TODAY’S SCRIPTURE 1 Corinthians 12:21-25
The church governed by the love of God is perfectly situated to help sinners heal from unhealthy shame. In fact, being a place of healing should be a top priority for us. We don’t play the role of condemning others (Romans 8:1), so we shouldn’t create that toxic environment for each other. Paul makes it clear to Titus that even if we do create a church environment built on shame, it isn’t helpful or healthy. It is the “grace of God…training us to renounce ungodliness and worldly passions…” (Titus 2:11-12, emp. added). We see churches become shame factories when they, whether intentionally or not, make people feel less than. It can be specific groups based on gender, race, or income level made to feel less than. We can shame those who have past sin in their lives but are never treated the same after confession and repentance. We may unintentionally make a shameful environment when we give off the persona that we are virtually sinless.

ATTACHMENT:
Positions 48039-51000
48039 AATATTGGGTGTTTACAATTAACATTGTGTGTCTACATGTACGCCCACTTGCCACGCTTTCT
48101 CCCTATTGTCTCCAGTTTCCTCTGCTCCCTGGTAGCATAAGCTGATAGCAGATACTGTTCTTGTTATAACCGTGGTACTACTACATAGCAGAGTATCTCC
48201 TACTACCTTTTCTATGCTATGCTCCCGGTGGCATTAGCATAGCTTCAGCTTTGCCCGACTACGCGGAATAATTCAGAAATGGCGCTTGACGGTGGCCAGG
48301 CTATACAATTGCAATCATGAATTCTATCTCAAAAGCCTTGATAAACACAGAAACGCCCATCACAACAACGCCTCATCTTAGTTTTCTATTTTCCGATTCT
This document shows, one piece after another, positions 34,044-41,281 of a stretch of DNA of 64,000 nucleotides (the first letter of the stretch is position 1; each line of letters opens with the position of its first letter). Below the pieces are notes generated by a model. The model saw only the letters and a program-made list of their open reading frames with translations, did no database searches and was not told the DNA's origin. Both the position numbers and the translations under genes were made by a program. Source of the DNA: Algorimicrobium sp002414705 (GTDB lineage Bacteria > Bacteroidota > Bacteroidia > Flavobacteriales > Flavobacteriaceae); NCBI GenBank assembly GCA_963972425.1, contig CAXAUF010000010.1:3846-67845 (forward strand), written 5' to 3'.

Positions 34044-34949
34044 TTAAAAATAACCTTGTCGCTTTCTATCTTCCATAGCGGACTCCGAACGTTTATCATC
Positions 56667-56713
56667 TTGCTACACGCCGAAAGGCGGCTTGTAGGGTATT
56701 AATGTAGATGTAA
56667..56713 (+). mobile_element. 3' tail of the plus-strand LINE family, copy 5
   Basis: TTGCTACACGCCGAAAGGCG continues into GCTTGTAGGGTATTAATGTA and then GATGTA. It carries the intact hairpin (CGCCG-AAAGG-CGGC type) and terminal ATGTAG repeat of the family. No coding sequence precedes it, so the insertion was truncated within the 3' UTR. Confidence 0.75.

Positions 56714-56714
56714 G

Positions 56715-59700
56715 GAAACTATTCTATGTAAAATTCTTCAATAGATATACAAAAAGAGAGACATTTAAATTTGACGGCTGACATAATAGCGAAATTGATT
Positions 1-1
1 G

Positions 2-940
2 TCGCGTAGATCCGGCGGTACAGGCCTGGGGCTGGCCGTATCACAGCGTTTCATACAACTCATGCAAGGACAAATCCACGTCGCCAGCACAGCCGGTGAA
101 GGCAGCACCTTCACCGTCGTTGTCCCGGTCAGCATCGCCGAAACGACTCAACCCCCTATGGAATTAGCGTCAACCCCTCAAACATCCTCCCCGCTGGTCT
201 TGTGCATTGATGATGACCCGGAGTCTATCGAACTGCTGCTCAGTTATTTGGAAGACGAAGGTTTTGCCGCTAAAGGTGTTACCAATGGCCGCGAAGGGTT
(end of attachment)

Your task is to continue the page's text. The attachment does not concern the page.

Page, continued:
We are exhorted to confess repeatedly in Scripture because confession exposes that of which we are ashamed. Shame finds healing in the light. Confession is the engine of humility constantly reminding the church that “all have sinned and fall short” (Romans 3:23).
Paul deals with church shaming in 1 Corinthians 11 and 12 as he deals with the Lord’s Supper and spiritual gifts. Some wealthier members in Corinth were eating during the meal connected to the Lord’s Supper, while the poorer members went hungry. “Or do you despise the church of God and humiliate those who have nothing?” (1 Corinthians 11:22). In our passage for the day, Paul speaks to how each person within the church has a place of utmost importance. Every single person! There is no dispensable person in your congregation. Shame, by definition, tells me I am inherently lacking. At my core I am not enough. Yet Paul tells us when we join Jesus’ body, those who once lacked are given “greater honor to the part that lacked it…” (1 Corinthians 12:24).
Today, I will…consider if I am doing my part to make my home congregation a place where people find healing for their shame. Is my relationship with my brothers and sisters in Jesus healthy enough they will feel comfortable confessing to me? Do my actions say I put one group over another within my home congregation? Consider what the first beatitude in Matthew 5 has to do with this topic.